A short look at the long history of one of the most useful evolutions of man…
As the number one hair selling marketplace on the web, it would be remiss of us not to discuss the merits and history of how and why we have hair.
We take our hair for granted these days (until of course we lose it!). For some it’s a wonderful thing, for a few unfortunate others it can be more irritating than beneficial, but the real benefits of hair, how it’s aided us, and why it was evolved is often overlooked, serving these days as more of a fashion accessory rather than the utilitarian purpose it evolved for.
Why Do We Have Hair
When you think about it a couple of the benefits of hair are obvious straight away; it offers warmth and protection.
Early humans didn’t have fur coats and woolly hats and were therefore far more reliant on their hair for warmth. A lot of heat can be lost through your head, but this can be greatly reduced with a thick mop of hair. The same principle was true for the rest of the hair that covered early humans, far more than we have today.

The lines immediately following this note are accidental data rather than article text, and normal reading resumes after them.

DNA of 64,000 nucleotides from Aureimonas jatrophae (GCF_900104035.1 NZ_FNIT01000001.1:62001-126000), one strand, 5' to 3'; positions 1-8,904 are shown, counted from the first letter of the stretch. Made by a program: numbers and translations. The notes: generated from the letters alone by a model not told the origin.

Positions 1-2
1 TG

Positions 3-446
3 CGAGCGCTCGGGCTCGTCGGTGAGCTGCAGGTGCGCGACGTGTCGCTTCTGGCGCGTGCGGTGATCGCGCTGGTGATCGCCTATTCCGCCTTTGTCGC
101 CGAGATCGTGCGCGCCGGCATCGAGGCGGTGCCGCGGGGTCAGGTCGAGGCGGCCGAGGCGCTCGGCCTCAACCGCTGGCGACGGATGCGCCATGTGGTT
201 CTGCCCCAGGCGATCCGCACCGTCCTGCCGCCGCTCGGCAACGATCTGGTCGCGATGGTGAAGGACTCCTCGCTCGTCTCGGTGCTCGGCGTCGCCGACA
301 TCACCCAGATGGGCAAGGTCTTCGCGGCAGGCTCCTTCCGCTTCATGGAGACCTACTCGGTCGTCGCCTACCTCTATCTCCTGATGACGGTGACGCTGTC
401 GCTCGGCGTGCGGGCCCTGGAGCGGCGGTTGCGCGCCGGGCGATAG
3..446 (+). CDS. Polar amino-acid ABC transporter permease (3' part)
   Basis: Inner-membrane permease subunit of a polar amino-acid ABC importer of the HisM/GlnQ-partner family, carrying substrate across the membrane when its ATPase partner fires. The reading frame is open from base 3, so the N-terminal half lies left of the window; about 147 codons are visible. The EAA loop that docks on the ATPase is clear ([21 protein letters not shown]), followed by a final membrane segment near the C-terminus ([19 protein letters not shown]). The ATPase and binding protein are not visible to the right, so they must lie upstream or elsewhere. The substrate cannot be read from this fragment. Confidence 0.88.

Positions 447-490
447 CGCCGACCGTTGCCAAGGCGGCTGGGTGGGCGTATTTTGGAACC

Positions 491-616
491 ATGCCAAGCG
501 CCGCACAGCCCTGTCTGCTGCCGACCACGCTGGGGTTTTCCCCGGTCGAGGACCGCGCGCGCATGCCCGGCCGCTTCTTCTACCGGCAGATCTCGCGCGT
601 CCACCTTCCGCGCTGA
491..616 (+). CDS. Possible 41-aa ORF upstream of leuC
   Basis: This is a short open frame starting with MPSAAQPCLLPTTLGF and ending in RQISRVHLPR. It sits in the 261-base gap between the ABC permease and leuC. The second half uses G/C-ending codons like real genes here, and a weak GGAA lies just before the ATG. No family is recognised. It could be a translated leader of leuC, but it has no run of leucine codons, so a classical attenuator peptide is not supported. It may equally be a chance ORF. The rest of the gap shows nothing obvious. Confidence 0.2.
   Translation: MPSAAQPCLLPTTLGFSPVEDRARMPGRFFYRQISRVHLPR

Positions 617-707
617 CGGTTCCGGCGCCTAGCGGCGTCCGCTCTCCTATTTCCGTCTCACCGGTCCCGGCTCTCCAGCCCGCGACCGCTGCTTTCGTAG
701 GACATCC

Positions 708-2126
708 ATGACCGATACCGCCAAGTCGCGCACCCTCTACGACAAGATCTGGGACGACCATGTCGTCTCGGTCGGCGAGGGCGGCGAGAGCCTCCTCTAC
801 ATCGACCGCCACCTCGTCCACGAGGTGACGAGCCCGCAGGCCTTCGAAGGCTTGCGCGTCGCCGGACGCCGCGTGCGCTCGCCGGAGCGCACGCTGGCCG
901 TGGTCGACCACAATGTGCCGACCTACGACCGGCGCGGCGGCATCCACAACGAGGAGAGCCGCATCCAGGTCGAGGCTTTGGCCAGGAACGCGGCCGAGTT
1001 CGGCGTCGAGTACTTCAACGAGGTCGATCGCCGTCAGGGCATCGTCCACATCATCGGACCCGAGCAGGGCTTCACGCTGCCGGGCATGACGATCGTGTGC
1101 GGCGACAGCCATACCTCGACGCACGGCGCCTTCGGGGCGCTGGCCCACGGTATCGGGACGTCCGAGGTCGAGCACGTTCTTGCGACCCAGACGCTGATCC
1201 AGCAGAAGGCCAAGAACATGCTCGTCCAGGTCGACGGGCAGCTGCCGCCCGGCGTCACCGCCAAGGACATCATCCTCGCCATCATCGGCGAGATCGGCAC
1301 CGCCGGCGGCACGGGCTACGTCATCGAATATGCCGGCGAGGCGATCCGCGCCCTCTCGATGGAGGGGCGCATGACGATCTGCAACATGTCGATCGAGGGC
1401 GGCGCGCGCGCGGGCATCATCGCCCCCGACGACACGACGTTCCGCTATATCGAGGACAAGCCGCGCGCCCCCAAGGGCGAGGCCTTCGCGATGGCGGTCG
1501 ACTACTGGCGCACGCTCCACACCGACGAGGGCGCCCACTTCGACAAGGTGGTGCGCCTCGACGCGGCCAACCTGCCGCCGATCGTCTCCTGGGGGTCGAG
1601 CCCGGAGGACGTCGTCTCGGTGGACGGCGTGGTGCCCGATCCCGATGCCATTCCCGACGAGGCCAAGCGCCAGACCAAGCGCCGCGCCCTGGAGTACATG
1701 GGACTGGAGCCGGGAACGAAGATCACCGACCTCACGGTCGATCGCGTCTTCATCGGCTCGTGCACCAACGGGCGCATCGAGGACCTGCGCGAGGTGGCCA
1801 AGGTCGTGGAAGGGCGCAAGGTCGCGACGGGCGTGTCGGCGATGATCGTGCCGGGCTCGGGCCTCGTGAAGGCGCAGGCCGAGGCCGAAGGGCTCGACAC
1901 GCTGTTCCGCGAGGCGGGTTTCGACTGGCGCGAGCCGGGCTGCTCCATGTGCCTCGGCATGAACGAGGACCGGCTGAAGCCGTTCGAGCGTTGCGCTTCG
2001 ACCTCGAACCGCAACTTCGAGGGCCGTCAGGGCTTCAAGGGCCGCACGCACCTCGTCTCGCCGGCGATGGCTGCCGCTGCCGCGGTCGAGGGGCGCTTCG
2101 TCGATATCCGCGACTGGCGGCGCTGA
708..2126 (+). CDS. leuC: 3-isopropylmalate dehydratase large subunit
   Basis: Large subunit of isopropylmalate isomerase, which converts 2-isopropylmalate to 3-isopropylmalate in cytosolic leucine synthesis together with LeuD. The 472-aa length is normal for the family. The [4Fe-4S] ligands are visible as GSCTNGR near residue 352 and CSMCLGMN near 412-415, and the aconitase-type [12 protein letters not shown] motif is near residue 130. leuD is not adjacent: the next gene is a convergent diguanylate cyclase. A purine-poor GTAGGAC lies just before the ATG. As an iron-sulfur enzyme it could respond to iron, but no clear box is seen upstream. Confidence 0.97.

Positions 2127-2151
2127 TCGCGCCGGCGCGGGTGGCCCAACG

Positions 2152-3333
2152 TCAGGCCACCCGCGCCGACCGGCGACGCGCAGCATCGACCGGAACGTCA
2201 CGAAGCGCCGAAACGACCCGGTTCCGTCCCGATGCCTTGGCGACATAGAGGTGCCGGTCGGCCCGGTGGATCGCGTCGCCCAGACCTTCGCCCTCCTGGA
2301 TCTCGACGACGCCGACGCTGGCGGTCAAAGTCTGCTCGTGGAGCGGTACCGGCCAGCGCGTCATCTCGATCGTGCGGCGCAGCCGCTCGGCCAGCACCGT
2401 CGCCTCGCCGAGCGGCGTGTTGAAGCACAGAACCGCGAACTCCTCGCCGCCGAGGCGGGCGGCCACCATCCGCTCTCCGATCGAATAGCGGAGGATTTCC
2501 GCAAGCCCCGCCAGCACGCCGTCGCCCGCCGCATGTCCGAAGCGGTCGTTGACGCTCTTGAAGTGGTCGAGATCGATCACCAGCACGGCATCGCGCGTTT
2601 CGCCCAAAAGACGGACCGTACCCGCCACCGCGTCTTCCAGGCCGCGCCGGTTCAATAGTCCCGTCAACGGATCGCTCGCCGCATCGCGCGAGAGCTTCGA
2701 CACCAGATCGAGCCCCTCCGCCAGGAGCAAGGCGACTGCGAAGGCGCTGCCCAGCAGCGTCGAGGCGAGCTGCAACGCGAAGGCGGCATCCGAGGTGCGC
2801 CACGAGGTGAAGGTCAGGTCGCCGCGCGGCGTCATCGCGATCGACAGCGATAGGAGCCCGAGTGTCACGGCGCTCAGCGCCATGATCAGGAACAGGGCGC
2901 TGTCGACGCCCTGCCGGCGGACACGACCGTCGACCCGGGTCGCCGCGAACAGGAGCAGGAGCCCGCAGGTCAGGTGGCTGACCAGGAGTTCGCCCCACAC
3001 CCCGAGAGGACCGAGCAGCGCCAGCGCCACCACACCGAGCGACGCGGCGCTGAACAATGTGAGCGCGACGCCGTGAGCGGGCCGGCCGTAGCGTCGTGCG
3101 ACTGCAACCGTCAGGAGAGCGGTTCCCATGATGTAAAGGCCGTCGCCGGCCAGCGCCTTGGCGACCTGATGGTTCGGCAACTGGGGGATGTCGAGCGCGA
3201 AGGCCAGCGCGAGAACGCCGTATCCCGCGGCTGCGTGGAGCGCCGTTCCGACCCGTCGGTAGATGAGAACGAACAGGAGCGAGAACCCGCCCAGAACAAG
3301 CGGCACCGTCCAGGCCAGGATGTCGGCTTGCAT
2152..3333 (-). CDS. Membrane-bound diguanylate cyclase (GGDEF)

In terms of protection, hair helped and still helps in several ways. It protects us from the sun (particularly head hair). Eye lashes and nasal hair helps to keep insects/bugs out of our eyes and nose and throughout the rest of our body hair can alarm us if it’s brushed by potential foreign threats such as mosquitos.
However there are also less obvious roles that hair plays in the functioning of humans…
Certainly with early humans (as is seen with many animals today) hair served as useful handholds for babies as they were carried around. Hair also continues to serve as a lubricant, reducing friction in areas such as armpits and groins.
Most interesting of all is the role that scientists suggest hair played in the ritual of mating for early humans. Besides its smell retaining and enhancing properties, hair served as a main attractor for the opposite sex and as a hierarchical feature for dominance amongst males. Scientists believe that males with the most impressive head of hair would have had greater success procreating and beating out potential competition. You could think of it like the feathered tails of a peacock!
Feel free to add any suggestions or theories of your own about hair to the comments below…
5227 total views, 17 today